Katie: What a great sounding name for a book! It’s got me intrigued already. Can you please give a brief synopsis?
Maggie: Sure. Tommy Tomato, a ketchup bottle with an ego, moves into the refrigerator with plans to take it over. When he goes missing, everyone in the fridge forgets his ego and searched for him because they want him back.
Katie: Is this your debut children’s book? What was your motivation behind writing this book?
Maggie: This is my debut book. My motivation for this book and idea was seeing the biggest ketchup bottle I had ever seen in a fridge. I then wondered if this ketchup bottle had an ego and what would happen if he tried to take over a fridge.
Katie: How did you happen upon writing for the earlier reader group?
Maggie: I use to write suspense stories. Then one day, I wrote a poem about my inner child and I thought about writing a story about childhood and there it grew.
Katie: What did you learn, as you wrote, about writing for the early reader group?
Maggie: I learned that just because the reader group is younger, it doesn’t mean that they are any less educated. These kids are smarter today then I was at that age. Writing for children isn’t any easier than writing for adults.
Katie: I wouldn’t think so, but did you have to do any research for this book?
Maggie: Laughing. No I didn’t have to do any research for this book. All I had to do was look inside a refrigerator.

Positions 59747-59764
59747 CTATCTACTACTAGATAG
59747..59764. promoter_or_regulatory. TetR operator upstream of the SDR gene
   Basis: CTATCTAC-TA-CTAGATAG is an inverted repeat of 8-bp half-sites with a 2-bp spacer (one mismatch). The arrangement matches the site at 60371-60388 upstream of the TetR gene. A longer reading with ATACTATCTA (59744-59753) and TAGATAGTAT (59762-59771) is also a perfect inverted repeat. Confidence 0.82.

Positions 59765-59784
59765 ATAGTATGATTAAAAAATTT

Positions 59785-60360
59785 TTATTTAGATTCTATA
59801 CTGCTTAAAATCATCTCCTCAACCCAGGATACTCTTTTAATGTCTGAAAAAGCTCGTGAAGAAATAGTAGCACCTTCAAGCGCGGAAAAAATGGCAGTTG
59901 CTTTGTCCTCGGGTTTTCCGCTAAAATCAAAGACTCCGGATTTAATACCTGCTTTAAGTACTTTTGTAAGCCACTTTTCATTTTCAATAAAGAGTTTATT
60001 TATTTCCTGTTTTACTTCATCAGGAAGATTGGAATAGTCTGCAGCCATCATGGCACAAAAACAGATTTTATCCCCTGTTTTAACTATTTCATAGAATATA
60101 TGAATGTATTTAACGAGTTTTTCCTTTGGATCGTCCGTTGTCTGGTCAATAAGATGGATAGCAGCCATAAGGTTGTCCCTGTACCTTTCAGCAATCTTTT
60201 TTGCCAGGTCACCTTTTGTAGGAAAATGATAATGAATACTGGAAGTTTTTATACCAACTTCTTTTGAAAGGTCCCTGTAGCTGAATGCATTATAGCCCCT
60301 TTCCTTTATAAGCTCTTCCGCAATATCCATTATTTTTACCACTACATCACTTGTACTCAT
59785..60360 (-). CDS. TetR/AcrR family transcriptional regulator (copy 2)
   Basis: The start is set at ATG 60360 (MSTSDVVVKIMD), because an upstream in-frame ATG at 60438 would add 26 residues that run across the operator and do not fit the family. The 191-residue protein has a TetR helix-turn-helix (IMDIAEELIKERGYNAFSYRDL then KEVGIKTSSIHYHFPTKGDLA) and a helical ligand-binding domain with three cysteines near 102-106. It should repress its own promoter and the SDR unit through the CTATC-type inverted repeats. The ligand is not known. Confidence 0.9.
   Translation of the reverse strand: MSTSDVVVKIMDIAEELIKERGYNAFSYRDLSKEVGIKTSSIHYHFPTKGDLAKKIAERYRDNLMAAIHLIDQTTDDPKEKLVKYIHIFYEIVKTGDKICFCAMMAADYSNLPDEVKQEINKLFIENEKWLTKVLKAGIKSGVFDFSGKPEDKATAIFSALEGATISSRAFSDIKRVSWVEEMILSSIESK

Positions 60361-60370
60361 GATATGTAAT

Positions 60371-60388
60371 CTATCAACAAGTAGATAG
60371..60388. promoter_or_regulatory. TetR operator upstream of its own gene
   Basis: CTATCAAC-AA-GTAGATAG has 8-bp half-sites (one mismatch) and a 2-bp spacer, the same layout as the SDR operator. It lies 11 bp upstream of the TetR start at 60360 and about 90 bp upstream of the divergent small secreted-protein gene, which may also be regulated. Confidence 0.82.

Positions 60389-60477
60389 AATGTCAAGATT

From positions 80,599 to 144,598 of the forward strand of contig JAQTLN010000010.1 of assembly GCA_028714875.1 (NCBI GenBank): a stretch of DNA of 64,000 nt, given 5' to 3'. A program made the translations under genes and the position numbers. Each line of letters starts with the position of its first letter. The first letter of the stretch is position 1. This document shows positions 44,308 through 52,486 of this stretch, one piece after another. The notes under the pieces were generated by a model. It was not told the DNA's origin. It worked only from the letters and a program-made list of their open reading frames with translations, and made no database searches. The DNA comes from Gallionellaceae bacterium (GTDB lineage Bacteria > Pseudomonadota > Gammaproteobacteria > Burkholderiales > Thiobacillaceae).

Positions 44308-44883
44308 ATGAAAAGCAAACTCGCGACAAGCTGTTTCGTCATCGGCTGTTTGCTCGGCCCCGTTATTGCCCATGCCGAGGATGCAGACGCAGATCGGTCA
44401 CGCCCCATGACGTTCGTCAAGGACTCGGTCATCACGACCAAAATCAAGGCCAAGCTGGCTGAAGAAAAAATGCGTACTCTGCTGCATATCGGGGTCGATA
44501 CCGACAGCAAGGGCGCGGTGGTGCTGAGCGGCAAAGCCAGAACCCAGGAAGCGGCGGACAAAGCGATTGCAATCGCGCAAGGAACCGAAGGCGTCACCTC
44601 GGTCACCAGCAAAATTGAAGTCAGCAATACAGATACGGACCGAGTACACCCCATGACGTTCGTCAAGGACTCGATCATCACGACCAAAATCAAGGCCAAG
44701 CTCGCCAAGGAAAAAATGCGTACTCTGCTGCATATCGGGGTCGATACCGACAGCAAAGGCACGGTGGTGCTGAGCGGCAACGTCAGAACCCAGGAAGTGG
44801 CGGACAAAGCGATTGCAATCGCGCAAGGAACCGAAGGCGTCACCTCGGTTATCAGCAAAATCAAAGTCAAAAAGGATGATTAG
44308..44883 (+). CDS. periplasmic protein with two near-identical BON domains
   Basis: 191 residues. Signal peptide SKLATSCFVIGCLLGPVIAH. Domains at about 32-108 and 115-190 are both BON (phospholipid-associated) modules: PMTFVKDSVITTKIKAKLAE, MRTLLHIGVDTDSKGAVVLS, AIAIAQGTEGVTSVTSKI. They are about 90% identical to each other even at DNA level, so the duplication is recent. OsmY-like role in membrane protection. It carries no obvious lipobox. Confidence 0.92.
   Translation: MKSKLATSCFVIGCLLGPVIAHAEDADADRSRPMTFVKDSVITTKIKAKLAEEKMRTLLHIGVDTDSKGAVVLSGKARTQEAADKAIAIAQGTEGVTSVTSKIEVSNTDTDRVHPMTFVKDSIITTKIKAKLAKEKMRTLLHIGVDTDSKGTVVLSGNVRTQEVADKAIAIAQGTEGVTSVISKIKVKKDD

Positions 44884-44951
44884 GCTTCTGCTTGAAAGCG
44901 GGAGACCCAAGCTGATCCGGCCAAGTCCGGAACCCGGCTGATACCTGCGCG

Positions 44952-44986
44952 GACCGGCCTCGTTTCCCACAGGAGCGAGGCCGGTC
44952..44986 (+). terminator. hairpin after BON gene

Katie: What about the early reader group as a whole makes it interesting for you to write for that age group?
Maggie: I have always felt like a kid at heart. I sometimes even feel that I haven’t quite grown up yet. I am always looking for that next adventure, that next story which I feel that the early reader does too.
Katie: Do you think you will continue to write for this age group? Why or why not?
Maggie: I feel as if I will continue to write for this age group. Because I feel that I can relate to always wanting to go on an adventure and see what is out there, to have my mind constantly being engaged.
Katie: Why did you decide to self-publish this book?
Maggie: The publisher is part of a magazine that I write for monthly online. I submitted my story to this publisher. Even though it is self-published, I feel it is still a great story. I don’t know if I will take this path again but I will write another children’s story.
Katie: What are the three most important things you learned about self-publishing?
Maggie: First is to be patient. Not everything goes as planned so waiting is the real test. Second, to keep the confidence that this is your idea and no one can take that away from you. Third, just because the book is self published, it is your story to tell no matter what.
Katie: Thanks, Maggie, for being a guest on my blog today! Learn more about Maggie and her books through checking out these links: www.writer65.com, http://agpressma.books.officelive.com/MaggieGrinnell.aspx and can be ordered through Amazon.